When you see a small child try to fit into or on top of a doll-sized toy, youre likely to laugh. Thats exactly what three co-investigators of a new study initially did when their own toddlers attempted to fit into a toy car, a miniature room and a dolls crib.
Based on those personal observations, as well as their research as developmental psychologists interested in how young children understand symbols, the researchers from the University of Virginia, Northwestern University and the University of Illinois at Urbana-Champaign set out to understand why youngsters, who actually know better, make such dramatic mistakes about scale.
Not to worry, moms and dads. The study of 18- to 30-month-old children, published in the May 14 journal Science, found these kinds of errors -- scale errors -- to be common in this age group. Videotapes show many participants in the research seriously trying to slide down miniature slides, squeeze into tiny toy cars and sit in dollhouse chairs.
Pat Vaughan Tremmel | EurekAlert!
New measure for the wellbeing of populations could replace Human Development Index
07.11.2018 | International Institute for Applied Systems Analysis (IIASA)
Because not only arguments count
30.10.2018 | Max-Planck-Institut für Mathematik in den Naturwissenschaften (MPIMIS)
Innsbruck quantum physicists have constructed a diode for magnetic fields and then tested it in the laboratory. The device, developed by the research groups led by the theorist Oriol Romero-Isart and the experimental physicist Gerhard Kirchmair, could open up a number of new applications.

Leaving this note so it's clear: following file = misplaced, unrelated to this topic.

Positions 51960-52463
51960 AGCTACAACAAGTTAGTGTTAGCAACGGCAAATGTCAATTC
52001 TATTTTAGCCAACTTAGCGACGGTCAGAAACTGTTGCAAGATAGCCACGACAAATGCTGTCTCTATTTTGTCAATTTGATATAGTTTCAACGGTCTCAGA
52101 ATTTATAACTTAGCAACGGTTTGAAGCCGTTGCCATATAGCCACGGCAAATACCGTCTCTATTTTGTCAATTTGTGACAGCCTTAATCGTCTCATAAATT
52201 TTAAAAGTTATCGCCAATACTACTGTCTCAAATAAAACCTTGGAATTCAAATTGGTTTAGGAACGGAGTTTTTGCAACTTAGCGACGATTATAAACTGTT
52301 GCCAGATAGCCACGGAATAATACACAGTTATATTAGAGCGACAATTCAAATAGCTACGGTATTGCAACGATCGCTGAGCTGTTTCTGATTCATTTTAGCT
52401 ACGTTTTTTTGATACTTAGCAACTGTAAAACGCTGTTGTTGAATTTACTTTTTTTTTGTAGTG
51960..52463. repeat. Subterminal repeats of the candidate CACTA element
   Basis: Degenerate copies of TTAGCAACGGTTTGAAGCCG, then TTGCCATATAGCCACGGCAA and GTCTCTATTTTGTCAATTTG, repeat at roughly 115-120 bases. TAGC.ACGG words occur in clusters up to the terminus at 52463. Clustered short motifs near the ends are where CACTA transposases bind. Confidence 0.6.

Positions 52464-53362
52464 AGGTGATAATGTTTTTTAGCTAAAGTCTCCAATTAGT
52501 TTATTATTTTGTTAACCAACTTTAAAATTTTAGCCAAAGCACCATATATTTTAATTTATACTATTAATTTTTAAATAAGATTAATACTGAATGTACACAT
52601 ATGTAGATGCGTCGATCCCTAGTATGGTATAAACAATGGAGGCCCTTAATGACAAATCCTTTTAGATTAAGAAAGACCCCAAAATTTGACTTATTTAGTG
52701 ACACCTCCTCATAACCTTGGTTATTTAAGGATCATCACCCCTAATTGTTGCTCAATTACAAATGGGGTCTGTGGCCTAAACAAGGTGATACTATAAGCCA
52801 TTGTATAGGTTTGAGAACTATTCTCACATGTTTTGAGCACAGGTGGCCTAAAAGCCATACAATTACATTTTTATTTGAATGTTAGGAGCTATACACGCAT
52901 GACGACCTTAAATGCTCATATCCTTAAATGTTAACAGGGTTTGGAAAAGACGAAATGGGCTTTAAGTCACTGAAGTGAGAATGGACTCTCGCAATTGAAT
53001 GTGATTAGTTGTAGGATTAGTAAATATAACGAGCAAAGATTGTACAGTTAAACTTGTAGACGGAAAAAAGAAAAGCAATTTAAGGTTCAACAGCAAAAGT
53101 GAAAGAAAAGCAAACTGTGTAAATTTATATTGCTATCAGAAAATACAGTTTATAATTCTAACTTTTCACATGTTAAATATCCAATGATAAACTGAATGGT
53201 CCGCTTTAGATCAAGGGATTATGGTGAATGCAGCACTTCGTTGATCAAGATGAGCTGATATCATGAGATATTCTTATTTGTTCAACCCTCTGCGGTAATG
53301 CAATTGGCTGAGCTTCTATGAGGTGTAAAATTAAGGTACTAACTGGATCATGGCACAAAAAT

Electric diodes are essential electronic components that conduct electricity in one direction but prevent conduction in the opposite one. They are found at the...
Max Planck researchers revel the nano-structure of molecular trains and the reason for smooth transport in cellular antennas.
Moving around, sensing the extracellular environment, and signaling to other cells are important for a cell to function properly. Responsible for those tasks...
Researchers at the University of New Hampshire have captured a difficult-to-view singular event involving "magnetic reconnection"--the process by which sparse particles and energy around Earth collide producing a quick but mighty explosion--in the Earth's magnetotail, the magnetic environment that trails behind the planet.
Magnetic reconnection has remained a bit of a mystery to scientists. They know it exists and have documented the effects that the energy explosions can...
Biochips have been developed at TU Wien (Vienna), on which tissue can be produced and examined. This allows supplying the tissue with different substances in a very controlled way.
Cultivating human cells in the Petri dish is not a big challenge today. Producing artificial tissue, however, permeated by fine blood vessels, is a much more...
Faster and secure data communication: This is the goal of a new joint project involving physicists from the University of Würzburg. The German Federal Ministry of Education and Research funds the project with 14.8 million euro.
In our digital world data security and secure communication are becoming more and more important. Quantum communication is a promising approach to achieve...
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21.11.2018 | Medical Engineering
21.11.2018 | Physics and Astronomy